Whole Foods’ whopping 71,000-square-foot new supermarket opened last week on the Bowery at Houston Street, boasting perhaps the most extensive selection of groceries in Manhattan—though not a drop of alcohol.
No organic Oregonian red wines. No earthy Vermont microbrews. Not even any gluten-free sorghum beers.
An aisle marked “LAGER, PILSNER, ALE, LIGHT, PORTER, STOUT” seemed a rather cruel April Fool’s prank on brewhounds, as it was stocked with mere bottled water and sports drinks.
Not content to get by on Voss and S. Pellegrino sales alone, however, the national natural-foods chain is vying, yet again, to turn that water into wine—er, at least beer.
Undaunted by the vehement community opposition that earlier derailed plans for a reported 5,000-square-foot wine component to the store, Whole Foods’ management is gearing up for another attempt at winning over the State Liquor Authority.
“We are in pursuit of a beer license,” said Whole Foods spokesman Fred Shank, speaking to Counter Espionage this week. “Food and wine and beer, they all go hand in hand, and we want to better serve our shoppers.”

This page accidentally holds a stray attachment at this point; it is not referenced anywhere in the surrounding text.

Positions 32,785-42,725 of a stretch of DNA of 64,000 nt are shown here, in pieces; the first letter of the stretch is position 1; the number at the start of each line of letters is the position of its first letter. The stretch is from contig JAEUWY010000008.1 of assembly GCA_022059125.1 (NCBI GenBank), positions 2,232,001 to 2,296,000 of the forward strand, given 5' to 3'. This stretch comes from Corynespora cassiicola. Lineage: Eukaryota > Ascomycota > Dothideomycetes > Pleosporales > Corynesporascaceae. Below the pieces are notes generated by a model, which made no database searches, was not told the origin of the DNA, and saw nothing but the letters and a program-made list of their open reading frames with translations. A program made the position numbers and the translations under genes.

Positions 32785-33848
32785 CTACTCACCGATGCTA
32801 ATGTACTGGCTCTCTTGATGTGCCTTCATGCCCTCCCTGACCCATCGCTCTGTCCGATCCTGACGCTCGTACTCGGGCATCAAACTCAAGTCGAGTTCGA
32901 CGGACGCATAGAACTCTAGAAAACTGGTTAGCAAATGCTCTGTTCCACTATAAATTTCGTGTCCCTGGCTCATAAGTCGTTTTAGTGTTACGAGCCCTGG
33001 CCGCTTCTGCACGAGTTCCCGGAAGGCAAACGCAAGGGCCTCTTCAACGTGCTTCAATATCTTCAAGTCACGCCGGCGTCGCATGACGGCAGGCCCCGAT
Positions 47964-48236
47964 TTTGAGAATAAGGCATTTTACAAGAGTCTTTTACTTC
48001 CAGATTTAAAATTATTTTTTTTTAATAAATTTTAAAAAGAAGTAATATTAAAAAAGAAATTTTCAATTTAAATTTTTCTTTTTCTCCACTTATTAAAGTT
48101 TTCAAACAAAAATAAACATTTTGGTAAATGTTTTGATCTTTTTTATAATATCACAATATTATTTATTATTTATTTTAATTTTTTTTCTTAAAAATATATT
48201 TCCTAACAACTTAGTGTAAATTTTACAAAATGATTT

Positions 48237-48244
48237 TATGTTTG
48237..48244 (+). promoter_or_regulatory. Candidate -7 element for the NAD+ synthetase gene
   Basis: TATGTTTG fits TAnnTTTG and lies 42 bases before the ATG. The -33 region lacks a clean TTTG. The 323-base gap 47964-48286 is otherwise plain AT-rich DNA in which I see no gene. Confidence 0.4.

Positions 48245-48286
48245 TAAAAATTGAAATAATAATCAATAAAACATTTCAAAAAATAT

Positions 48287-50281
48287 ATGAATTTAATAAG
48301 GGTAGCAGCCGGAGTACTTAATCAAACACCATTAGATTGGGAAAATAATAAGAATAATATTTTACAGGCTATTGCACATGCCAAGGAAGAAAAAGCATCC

A sometimes-trivial pursuit, applying to shill suds can be particularly troublesome for retailers located along the already densely liquor-licensed Lower East Side.
Even a purportedly community-minded organization like Whole Foods isn’t immune to neighborhood resistance amid the current booze-wary climate, as the Austin, Tex.–based grocery giant has surely learned from nearly two years of tangling with local Community Board 3.
For all its banter about combating further alcohol sprawl, Board 3 is rather ironically concerned about losing existing booze peddlers in the area if Whole Foods is granted a license.
Citing the “possibly fatal effects” that a fully liquor-licensed behemoth like Whole Foods could have on smaller, locally owned alcohol sellers in the vicinity, Board 3 voted 33 to 0 in June 2005 to protest the organic grocer’s wine application—a stance from which it hasn’t budged since.
Siding with Board 3, the S.L.A. ultimately rejected Whole Foods’ latest request for a wine license this past February.